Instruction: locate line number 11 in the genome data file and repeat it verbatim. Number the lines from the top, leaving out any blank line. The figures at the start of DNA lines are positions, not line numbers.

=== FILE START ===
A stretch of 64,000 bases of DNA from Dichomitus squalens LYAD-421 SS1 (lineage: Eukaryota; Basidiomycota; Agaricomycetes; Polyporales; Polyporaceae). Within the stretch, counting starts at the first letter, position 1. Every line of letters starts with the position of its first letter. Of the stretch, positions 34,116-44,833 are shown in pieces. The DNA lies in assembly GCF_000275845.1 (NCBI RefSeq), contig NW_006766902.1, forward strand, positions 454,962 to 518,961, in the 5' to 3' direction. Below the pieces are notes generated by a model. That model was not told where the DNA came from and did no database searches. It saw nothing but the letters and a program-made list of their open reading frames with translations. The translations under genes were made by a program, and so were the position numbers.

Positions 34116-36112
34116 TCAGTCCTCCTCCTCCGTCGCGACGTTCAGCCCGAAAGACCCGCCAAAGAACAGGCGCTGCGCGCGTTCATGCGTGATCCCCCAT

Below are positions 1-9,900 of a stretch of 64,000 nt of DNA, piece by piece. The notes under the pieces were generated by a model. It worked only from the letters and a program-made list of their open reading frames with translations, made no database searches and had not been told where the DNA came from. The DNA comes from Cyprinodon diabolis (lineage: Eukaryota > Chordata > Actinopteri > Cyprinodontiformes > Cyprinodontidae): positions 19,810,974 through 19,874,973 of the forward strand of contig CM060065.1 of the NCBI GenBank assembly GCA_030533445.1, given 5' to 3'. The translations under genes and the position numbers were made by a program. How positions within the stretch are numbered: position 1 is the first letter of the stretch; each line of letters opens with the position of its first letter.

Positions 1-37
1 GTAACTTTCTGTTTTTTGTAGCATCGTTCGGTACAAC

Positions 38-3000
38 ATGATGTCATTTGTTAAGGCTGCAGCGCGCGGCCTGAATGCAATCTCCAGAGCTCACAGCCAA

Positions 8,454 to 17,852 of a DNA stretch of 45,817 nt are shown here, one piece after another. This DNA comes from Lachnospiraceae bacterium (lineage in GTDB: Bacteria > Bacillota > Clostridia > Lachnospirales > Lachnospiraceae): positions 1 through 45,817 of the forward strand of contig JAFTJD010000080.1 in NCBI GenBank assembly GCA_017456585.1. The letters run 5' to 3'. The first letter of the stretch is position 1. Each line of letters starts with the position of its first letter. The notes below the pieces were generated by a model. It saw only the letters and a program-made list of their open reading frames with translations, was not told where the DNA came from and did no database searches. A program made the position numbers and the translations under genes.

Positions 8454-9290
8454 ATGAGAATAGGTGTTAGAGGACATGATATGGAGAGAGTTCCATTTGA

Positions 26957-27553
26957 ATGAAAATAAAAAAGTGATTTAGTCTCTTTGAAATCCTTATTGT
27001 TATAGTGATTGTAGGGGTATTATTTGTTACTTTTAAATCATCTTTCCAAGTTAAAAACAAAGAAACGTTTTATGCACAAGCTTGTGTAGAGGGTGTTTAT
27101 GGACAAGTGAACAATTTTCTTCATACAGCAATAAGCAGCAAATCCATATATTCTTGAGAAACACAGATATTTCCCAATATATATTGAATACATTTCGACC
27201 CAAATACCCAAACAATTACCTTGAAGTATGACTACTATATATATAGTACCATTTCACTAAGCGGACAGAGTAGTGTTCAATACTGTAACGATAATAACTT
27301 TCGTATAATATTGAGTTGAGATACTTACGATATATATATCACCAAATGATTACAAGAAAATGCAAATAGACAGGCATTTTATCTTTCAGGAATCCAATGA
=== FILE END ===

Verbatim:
8454 ATGAGAATAGGTGTTAGAGGACATGATATGGAGAGAGTTCCATTTGA